Britvic's Soft Drinks Report for 2008 revealed that the take-home market actually showed a 1% increase in value, but the market as a whole suffered a 1% decline compared with 2007. Soft drinks sales in the UK totalled £8.4bn, with the take-home market making up just under £6.1bn of that. Dragging the market down was under-performance from the on-trade, experiencing a 4% drop in value.
Chief executive of Britvic Soft Drinks and president of the British Soft Drinks Association Paul Moody says that despite the decline, the market has stayed remarkably healthy over the past 12 months.
"As you might expect, shoppers are looking to reduce their grocery bills, watching out for promotions and taking more opportunity to buy on promotion. Luckily, soft drinks continue to be a staple purchase on which consumers are reluctant to compromise."
Moody also notes that consumers are unwilling to sacrifice big-brand names in order to save money. He says: "Similar to past downturns, shoppers have maintained their loyalty to the brands they know and trust rather than switching to unfamiliar 'value' brands."
The glucose and stimulant drinks market showed the largest growth in 2008 with a 12% increase. The market is now valued at £522m compared with the 2007 figure of £481m. Although the rate of growth has slowed from the previous year, this market is still the driving force behind the entire soft drinks category.
Red Bull showed a 7% increase in sales, while sub-category leader Lucozade grew by 4%. Relentless also had an impressive 2008, undergoing a 110% growth in sales, bringing its value to £40m.
Red Bull communications manager Tom Smith explains the popularity of the stimulant drinks sector. "Stimulant drinks are functional and people want to get value for money. They want to be refreshed and energised with the same product, rather than one or the other."
Another big winner in 2008 was the sports drinks market, undergoing a 7% rise, resulting in a £166m market value. Gatorade and Lucozade Sport both grew by 5% while Powerade saw a 15% rise in sales.
Cola defied the credit crunch with a 4% growth in sales in 2008. Pepsi led the charge in this sub-category with a 15% overall brand growth over the year. Coke was no slouch either, with a 2% rise in sales. However, this could have been more if its Coke Zero variant hadn't seen a 6% decline in sales.
Coke Zero's decline contradicts the current trends in the diet soft drinks market, however. In 2008 the diet soft drinks market grew by 1% in both value and volume sales as British consumers became more health-conscious.
Not all of the sub-categories showed growth in 2008. In fact, some were hit extremely hard.
In 2006 and 2007 the smoothie sub-category was the fastest growing in the entire soft drinks sector. But things took a turn for the worse for the market in 2008, suffering a 20% drop in sales, making it the worst affected sub-category. Sub-category leader Innocent suffered a 26% drop in sales.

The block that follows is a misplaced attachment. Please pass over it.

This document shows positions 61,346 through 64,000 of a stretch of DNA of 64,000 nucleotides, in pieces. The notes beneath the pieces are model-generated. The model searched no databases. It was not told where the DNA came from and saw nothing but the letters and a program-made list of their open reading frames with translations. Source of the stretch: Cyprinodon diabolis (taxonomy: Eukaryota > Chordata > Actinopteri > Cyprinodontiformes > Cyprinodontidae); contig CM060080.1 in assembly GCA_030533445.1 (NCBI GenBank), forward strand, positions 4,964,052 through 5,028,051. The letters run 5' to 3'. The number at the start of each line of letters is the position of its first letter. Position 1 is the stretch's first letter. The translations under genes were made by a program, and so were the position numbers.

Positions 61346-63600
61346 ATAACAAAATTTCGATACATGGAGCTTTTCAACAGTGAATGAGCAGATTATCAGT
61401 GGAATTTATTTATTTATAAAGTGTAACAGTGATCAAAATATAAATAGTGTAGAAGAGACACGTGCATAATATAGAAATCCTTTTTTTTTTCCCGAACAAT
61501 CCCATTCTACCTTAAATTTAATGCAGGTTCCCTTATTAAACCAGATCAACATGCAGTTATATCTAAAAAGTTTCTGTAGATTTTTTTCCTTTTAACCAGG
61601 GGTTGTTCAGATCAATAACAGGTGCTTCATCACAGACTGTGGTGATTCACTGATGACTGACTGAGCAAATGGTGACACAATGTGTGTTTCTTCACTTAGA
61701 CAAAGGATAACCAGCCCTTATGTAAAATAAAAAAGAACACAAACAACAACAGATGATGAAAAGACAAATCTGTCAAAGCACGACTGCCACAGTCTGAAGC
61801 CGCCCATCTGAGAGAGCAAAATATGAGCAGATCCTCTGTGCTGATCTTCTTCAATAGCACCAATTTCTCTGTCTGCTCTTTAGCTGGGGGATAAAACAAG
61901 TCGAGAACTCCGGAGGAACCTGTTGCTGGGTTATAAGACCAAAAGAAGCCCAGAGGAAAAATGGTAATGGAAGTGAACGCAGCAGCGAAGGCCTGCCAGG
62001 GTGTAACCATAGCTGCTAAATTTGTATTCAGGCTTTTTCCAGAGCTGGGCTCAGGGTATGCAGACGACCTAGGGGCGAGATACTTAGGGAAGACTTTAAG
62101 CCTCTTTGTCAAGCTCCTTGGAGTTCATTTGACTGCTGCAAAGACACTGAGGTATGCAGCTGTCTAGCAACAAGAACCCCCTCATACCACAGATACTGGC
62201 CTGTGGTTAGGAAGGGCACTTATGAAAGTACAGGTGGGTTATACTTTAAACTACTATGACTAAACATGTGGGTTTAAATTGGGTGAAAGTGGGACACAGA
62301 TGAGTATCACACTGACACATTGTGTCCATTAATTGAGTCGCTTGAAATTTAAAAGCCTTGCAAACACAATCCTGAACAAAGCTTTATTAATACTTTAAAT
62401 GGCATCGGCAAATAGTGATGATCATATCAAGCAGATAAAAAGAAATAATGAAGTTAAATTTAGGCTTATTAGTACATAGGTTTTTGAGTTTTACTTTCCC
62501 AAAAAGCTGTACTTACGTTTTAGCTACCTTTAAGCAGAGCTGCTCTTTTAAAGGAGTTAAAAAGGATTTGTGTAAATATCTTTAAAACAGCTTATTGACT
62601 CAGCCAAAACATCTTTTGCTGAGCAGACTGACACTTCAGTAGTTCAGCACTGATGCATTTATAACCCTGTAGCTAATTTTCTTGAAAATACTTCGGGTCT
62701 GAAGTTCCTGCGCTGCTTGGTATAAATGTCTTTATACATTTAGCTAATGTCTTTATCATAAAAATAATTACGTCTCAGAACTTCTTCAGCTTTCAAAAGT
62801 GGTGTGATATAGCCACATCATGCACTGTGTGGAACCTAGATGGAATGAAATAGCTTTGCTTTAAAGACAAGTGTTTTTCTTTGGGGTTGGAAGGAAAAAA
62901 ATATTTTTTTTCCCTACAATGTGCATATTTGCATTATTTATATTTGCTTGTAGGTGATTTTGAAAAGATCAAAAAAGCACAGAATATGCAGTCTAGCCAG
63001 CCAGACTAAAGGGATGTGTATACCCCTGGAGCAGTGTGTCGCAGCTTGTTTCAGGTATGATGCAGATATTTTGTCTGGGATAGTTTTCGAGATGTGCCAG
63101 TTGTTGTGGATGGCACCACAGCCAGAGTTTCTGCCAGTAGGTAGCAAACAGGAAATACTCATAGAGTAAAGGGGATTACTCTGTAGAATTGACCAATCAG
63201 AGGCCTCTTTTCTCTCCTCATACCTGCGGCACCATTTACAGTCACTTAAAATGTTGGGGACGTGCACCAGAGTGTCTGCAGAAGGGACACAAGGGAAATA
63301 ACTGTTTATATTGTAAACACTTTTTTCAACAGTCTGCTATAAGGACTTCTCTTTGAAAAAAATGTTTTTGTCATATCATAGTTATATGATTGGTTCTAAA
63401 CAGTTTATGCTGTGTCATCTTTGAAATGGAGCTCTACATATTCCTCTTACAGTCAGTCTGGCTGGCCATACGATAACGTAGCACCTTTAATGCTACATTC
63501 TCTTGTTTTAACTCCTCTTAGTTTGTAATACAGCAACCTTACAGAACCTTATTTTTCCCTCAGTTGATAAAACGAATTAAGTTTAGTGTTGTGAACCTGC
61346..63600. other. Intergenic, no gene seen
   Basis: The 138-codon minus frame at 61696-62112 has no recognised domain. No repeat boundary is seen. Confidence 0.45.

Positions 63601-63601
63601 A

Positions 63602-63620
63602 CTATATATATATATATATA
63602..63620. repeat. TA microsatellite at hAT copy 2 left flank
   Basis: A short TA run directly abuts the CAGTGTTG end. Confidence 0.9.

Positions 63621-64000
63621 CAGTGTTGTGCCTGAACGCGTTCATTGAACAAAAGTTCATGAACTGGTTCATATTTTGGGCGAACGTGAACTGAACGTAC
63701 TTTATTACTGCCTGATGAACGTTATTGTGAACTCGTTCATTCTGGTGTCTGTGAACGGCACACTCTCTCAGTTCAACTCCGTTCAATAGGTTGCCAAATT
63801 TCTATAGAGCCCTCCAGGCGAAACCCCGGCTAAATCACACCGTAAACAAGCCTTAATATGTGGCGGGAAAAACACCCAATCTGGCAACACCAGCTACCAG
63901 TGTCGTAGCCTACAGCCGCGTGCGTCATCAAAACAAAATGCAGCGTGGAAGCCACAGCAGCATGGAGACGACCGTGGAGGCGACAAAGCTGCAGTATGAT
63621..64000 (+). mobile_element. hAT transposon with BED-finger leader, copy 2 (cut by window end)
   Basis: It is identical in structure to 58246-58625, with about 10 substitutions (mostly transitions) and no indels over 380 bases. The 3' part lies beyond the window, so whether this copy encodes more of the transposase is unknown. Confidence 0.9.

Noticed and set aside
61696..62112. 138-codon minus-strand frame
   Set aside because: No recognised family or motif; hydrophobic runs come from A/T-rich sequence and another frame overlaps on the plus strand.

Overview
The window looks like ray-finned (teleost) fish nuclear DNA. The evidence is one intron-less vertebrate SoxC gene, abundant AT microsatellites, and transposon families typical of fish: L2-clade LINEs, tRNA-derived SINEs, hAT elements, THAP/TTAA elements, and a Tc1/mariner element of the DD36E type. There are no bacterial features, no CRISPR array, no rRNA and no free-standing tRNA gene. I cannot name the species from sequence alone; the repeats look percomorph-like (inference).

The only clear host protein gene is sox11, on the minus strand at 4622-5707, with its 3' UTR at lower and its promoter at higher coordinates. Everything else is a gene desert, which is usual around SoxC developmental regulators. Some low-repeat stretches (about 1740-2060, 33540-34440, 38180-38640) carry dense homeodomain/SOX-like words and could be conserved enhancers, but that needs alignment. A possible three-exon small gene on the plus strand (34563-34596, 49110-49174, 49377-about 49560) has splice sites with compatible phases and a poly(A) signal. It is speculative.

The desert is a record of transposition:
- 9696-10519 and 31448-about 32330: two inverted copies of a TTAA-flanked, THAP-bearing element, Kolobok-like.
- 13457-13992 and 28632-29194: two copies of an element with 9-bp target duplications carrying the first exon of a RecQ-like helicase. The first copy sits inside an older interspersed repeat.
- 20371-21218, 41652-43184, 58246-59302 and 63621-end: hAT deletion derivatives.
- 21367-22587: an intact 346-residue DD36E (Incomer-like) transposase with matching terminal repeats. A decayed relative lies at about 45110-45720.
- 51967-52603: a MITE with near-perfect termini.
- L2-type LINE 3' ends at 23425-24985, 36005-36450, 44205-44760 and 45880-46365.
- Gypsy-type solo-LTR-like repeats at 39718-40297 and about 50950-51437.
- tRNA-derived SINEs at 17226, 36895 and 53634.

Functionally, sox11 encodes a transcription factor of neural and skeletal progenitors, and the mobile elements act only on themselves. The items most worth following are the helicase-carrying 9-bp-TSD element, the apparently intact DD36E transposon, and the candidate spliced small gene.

It wasn't bad news for everyone in the smoothies market, though, as Tropicana's Smoothie brand, released in February of last year, racked up £16m-worth of sales.
Bottled water manufacturers are praying to the sun gods in the hope that the summer of 2009 will be a hot one. Although this may not produce any positive results, it's all they can do until the summer actually comes along.
The poor weather of last year meant that the bottled water market suffered again. In 2008 sales in this category were down 9% from £463m to £417m. Two poor summers in a row has knocked this market and unless things hot up in the UK, it could be set for another bad year.
"We need a red-hot summer to put a brake on the declining bottled water market," says Paul Martin, managing director of Harrogate Spa Water manufacturer Waterbrands. "The weather has a significant affect on bottled water sales and I believe two poor summers in a row have been the major cause of the current market slowdown."
Soft drinks sales through the convenience store sector, although down in 2008, are still huge. They showed a 3% drop compared with the previous year, but Britvic Soft Drinks chief executive Paul Moody is confident the sector will remain resilient in 2009.
He says that impulse buying is still evident among consumers: "Consumers are willing to pay significantly more for the convenience of buying a drink on the go and which is usually chilled."
The sub-categories that performed the best in the c-store market in 2008 were energy drinks and colas. Bottled water manufacturers can take some solace in the fact that Volvic made it onto the top 10 selling soft drinks products in convenience stores.
Size apparently matters, too, as 500ml bottles proved to be the most popular pack size, further emphasising the popularity of on-the-go purchasing.
Moody believes that c-store owners should concentrate on 'drink now' sales to make the most of the market. "While c-stores serve two distinct markets - top-up shopping for deferred consumption and on the go for immediate consumption - to continue to thrive, c-stores will need to focus on retaining their top-up shoppers while maximising on-the-go sales."